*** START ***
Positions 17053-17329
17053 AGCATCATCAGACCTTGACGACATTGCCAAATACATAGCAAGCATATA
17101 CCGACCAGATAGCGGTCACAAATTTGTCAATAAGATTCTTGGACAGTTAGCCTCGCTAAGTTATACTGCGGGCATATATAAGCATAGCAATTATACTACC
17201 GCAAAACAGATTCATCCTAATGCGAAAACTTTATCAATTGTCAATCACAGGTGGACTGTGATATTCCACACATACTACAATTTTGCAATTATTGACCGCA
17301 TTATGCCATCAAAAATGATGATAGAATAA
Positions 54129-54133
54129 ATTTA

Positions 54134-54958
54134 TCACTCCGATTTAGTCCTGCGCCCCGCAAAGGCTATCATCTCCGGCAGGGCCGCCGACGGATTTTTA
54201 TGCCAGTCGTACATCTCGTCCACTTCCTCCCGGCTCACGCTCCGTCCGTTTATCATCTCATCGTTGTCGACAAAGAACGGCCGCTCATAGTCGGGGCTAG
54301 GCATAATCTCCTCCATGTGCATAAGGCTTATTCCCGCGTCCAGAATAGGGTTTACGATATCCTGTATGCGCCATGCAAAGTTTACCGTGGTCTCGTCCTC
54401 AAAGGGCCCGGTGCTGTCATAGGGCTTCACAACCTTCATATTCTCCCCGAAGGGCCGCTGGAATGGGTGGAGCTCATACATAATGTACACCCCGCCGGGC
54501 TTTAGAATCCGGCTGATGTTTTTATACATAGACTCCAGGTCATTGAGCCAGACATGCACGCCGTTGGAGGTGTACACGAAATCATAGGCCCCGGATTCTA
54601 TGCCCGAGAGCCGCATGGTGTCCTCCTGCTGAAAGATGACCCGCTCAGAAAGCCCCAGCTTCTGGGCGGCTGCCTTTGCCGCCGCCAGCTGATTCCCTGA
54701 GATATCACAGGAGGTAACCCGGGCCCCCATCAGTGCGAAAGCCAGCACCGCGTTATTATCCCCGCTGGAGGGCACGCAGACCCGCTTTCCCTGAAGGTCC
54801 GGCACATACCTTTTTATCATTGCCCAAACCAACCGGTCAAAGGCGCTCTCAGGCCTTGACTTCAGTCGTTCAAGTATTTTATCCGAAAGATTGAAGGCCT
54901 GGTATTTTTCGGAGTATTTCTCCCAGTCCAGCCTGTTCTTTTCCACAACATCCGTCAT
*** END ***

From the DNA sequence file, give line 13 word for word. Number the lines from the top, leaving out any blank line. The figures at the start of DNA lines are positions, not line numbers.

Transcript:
54501 TTTAGAATCCGGCTGATGTTTTTATACATAGACTCCAGGTCATTGAGCCAGACATGCACGCCGTTGGAGGTGTACACGAAATCATAGGCCCCGGATTCTA